Wednesday, June 08, 2005

Kudos to the Intelligent Transportation Society of Virginia

I had the good fortune to deliver the banquet address last night to the Intelligent Transportation Society of Virginia. ITSVA represents a cross section of entrepreneurs, consultants, engineering firms, VDOT officials and state planners who advocate a variety of technology-based solutions to Virginia's traffic congestion problems. The members I chatted with were a fount of enthusiasm and creative thinking. These people believe passionately in their alternative vision for Virginia's transportation future.

So many fresh ideas are bubbling out of this group that I can't do justice to them all. But just for starters.... HOT lanes. Congestion pricing. Traffic light sequencing. Rapid response to clear wrecks off the road. Delivery of real-time traffic information to motorists.

Gregory Pieper, a principal in SmarTek Systems, a developer of traffic sensors, sketched out a remarkable vision for the future--a vision he's dedicated the last 10 years of his life to. Just imagine: Automobile dashboards embedded with display panels that map the driver's destination. Oooh, those already exist. Just imagine cars equipped with GPS data, showing their exact location on the map. Oooh, those exist, too. Just imagine traffic sensors lining Virginia's highways that track real-time traffic speeds. Oh, yeah, those exist, too. We're only a few steps away from being able to deliver real-time traffic information directly to people in their cars that show them traffic conditions on the route they're planning to take. If we had traffic sensors embedded along all major thoroughfares (at least those suffering from periodic congestion), motorists would be able to reschedule their trips or plot different routes, shifting demand spatially and temporally away from the congestion.

How much would this cost? I don't know, but with the cost of constructing Interstate highway running $30 million per mile, or more, I think you could make the case that traffic sensors could offer a lot more congestion-mitigation per buck. I feel confident that Bacon's Rebellion will be sharing more ideas from ITSVA members in the future.

4 Comments:

At 8:41 AM, Blogger Ray Hyde said...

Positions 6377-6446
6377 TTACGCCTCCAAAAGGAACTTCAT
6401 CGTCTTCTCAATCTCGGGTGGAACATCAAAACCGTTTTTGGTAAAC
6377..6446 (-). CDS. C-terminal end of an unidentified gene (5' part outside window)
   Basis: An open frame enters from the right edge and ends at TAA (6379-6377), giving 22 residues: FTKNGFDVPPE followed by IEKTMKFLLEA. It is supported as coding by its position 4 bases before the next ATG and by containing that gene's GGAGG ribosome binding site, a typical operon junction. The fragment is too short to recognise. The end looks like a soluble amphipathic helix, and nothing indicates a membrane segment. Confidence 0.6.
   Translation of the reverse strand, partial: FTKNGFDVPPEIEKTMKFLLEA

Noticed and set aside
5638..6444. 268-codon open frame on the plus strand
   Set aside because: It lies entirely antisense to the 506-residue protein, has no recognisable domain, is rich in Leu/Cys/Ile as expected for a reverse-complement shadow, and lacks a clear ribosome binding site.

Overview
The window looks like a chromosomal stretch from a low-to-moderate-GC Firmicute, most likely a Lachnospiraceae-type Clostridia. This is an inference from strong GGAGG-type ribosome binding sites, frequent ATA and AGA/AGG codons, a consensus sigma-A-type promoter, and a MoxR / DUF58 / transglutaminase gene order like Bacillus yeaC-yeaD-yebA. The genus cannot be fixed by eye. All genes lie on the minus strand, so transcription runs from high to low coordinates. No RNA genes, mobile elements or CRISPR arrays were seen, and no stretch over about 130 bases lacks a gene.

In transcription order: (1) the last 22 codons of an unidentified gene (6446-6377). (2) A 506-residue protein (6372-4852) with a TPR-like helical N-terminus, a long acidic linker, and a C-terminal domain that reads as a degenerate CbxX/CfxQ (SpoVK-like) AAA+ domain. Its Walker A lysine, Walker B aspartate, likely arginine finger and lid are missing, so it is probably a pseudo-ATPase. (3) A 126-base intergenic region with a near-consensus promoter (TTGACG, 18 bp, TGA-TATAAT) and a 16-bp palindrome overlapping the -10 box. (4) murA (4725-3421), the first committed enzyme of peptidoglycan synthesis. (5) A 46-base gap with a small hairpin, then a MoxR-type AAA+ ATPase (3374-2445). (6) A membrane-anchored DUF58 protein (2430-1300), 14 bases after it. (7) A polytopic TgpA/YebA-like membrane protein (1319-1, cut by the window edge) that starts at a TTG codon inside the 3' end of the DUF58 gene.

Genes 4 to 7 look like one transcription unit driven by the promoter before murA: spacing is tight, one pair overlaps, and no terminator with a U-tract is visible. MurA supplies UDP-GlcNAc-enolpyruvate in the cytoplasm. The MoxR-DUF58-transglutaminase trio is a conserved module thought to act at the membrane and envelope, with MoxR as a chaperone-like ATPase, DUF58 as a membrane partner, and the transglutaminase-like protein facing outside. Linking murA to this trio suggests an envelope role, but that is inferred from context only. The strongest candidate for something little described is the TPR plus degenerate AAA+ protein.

HOT lanes. Congestion pricing. Traffic light sequencing. Rapid response to clear wrecks off the road. Delivery of real-time traffic information to motorists.

I'm not saying these are bad ideas, but HOT lanes and congestion pricing are just more ways to increase the costs of doing business in the city. I predict the result will be more businesses moving farther out. Whether this contributes to sprawl or traffic congestion depends on how it is done, but just suggesting these things is equivalent to saying our cites need more space.

Congestion is bad by itself, but unpredictable congestion caused by wrecks and the response to them is worse. Recently we have seen entire highways closed for accident investigations and minor hazmat spills. Maybe onboard cameras (to record tailgaters) and multidirectional recording accelerometers (black boxes)to assist in post accident reconstruction are necessary.

I don't see that onboard navigation, routing, and real time traffic inf are going to help. All we need is MORE distractions to tell us that every road is equally jammed.

 
At 9:26 AM, Blogger Ray Hyde said...

Motorists would gladly shift their demand spatially if land use regulations didn't prevent it from happening.

 
At 12:18 AM, Blogger Warren said...

Lets see now, HOV and HOT lanes on the opposite side of the road as the entrance/exit ramps. That's a recepie for congestion. Look at I-66 during high congestion times. HOV drivers get on and want to pull right over to use the lanes causing everyone else wait and traffic to back up. HOV/HOT lanes need to be in the right lanes. When HOV is lifted on I-66, traffic flows well.

 
At 8:06 AM, Blogger Ray Hyde said...

Warren: that is not my observation. Occasionally I see someone aggressively merging from the on ramp to the HOV or back the other way, making a late exit. I see the same thing when HOV is not in use.

HOV appears to be underused as you watch it, but in fact it carries more passengers than the other three lanes combined, because of their lower speed and lower occupancy. Opening the HOV lane ususally only occurs when some problem happens like weather or a major accident, in which case everything is slowed, so I see no evidence that it flows well when HOV is lifted.

If you mean lifted after HOV hours, then the traffic is not the same so you can't really tell. It seems to me that if you have three slow lanes and one fast HOV lane, then lifting the HOV means you have three lanes going slightly faster and one lane going considerably slower.

This is clearly a case where a loss for one is not a gain for many.

Since everone except the carpools are required to exit 66 eastbound at the beltway, and since the beltway is jammed and people can't get off 66, this affects aeveryone, even the carpoolers.

Westbound, the carpool lanes bog down at Nutley street on account of Metro traffic, and again at Rte 50. Yet when traversing those areas you don't see a lot of people joining the car pool lanes, so I can't figure the cause of this other than to chalk it up to uncertainty.

 

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